5 DON’T’S of Doing Business

There are a lot of things that a business owner can do right everyday, yet they will go unnoticed. While we want to be commended for making good choices, we have to live with the fact that when things are going well, there won’t be much feedback (unless you solicit it, but that’s another post). On the flip side, something that goes wrong will not only be noticed, it will be talked about, shared, and could be detrimental to you and/or your businesses reputation.

This is a list of Don’t’s.  There is no way I could list all of the Do’s,  I’m not writing a novel here. Keep in mind that this isn’t an entire list. I’m going to hit the big one’s, the deal-breakers, the one’s that if you can’t get right, you won’t be around much longer.

1. Don’t forget to Communicate.

If you’ve done the marketing and the advertising and the word-of-mouth thing right, you’re going to have potential clients trying to get in contact with you. My biggest irk is when a business does not answer my phone call or doesn’t respond to my email.

I’m a pretty fair person. I realize that others are busy. I understand that sometimes I’m going to have to leave a message- that’s OK. But you MUST call me back. I, like most people, have the patience to give you 24 hours. However, you would be better served to call me back the same day! To even get to this step, you must have a voice mail (or more archaic- an answering machine). Please don’t make me go there.

If you insist that your clients contact you via email, fine. But your response is still necessary and your time-frame for response shrinks dramatically. If I send an email, I expect an answer within about 3 or 4 hours during the business day. If it’s later, I expect it first thing the next morning.

I personally prefer to do my communications with my clients via phone or face-to-face. Afterward, I will send them an email recapping the conversation to verify that we are both on the same page. It works wonders!

2. Don’t have flexible business hours.

Give your clients something reliable. Plan on being available for your business between 9 and 5 on weekdays. If you run a bakery, maybe 7-2. It’s up to you, but it must be consistent and make sense. Even if you aren’t in the office all day, answer/return phone calls and generally be available to your current and potential clients.

I spend my day all over the city. I am rarely in my office at home before 4 pm. However, I have my phone with me and I make it a priority (unless I’m with a client- or in the bathroom) to answer those calls. I’ve also gotten to know my clients. Most of them have daytime hours, some of them don’t. I know that the Personal Trainers I work with are busy till 6 or 7, sometimes later. Sure, I’ll call and leave a message during the day if I need to, but I know that I won’t receive a call back until late evening. Most of the time I will wait to even make the call.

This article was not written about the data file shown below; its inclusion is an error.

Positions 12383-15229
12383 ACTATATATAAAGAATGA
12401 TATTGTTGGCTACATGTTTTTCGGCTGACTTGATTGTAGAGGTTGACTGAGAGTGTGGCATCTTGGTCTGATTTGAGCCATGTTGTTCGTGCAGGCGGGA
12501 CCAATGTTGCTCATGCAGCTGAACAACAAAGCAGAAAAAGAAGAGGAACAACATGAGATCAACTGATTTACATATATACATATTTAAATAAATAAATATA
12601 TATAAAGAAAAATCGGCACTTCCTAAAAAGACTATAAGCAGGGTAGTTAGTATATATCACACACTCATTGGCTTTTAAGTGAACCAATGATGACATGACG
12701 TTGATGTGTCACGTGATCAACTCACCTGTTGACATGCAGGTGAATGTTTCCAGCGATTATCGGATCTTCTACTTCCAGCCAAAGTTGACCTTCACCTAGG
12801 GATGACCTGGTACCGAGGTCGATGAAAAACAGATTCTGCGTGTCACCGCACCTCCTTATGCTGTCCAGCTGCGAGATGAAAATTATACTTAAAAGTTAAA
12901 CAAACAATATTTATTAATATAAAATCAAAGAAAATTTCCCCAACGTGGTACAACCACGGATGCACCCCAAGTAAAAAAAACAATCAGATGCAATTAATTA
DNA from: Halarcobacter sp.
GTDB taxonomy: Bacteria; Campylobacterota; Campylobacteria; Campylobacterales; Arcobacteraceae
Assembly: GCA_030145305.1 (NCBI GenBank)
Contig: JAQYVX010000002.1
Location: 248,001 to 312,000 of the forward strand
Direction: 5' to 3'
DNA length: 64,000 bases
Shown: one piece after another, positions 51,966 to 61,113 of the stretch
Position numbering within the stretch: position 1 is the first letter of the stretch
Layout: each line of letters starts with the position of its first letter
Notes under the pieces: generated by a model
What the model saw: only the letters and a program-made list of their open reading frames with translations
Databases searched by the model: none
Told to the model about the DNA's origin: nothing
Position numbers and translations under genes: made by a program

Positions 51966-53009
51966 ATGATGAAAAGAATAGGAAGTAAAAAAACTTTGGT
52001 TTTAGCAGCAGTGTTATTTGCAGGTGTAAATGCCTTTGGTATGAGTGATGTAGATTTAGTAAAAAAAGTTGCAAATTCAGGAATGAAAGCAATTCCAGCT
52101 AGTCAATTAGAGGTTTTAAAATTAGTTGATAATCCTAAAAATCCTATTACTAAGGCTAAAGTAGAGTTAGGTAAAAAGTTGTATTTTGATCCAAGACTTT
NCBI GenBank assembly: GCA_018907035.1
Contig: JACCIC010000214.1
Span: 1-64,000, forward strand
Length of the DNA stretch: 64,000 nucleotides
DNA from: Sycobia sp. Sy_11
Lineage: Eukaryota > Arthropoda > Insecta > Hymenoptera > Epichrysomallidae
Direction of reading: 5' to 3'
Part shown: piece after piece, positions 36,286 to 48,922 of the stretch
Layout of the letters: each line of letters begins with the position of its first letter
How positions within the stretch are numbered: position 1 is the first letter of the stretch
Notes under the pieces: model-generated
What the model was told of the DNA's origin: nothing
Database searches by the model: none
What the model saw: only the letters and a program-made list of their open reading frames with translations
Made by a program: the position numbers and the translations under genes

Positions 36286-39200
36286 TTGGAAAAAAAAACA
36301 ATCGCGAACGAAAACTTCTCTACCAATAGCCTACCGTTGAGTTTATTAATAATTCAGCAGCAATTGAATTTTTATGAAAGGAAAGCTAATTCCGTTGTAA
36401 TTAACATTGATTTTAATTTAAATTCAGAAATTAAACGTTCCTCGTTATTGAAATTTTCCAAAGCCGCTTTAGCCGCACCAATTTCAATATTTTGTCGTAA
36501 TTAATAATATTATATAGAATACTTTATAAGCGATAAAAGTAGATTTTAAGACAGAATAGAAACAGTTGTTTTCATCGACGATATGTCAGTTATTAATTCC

I am definitely not saying that you should answer your phone all hours of the day and night. There are limits you should set based on your work-life balance. But it needs to be just that, a balance. When can your clients expect to get a hold of you?

3. Don’t get political – or religious.

It is definitely OK to have both political and religious views, but don’t share them. Keep those conversations at home with your close friends and family. Potential and current clients don’t care about your views. And if your views differ, most likely you will lose them or lose their trust (which is just as bad). If a client wants to know your opinion, they will ask for it.

4. Don’t forget about the people who have helped you.

Your best marketing tool, no matter who you are or what you do, is word-of-mouth. People that have worked with you and your business and have liked what you did for them will tell other people. Thank them for their referrals. Thank them for the awesome comment they left on your facebook page. Don’t forget that they are the one’s keeping you in business.

Don’t forget about your family and friends. Most likely, they are sacrificing something for you to be successful. My family has been absolutely priceless in my business endeavors. I have their full support, and there is nothing more important. As for my friends, I am constantly digging through their brains with ridiculous questions and ideas to help make my business better. These are the same friends that are telling others about me. I know there are people out there doing the same for you.

5. Don’t count your chickens before they hatch.

This is just a reminder to move at a pace that you can afford both physically and financially. There’s no sense putting up a billboard if your store front is still under construction.

Don’t go spending a few thousand on hardware upgrades until you actually have enough clients to support that cost and necessity.

Be thoughtful about the next step before you jump.

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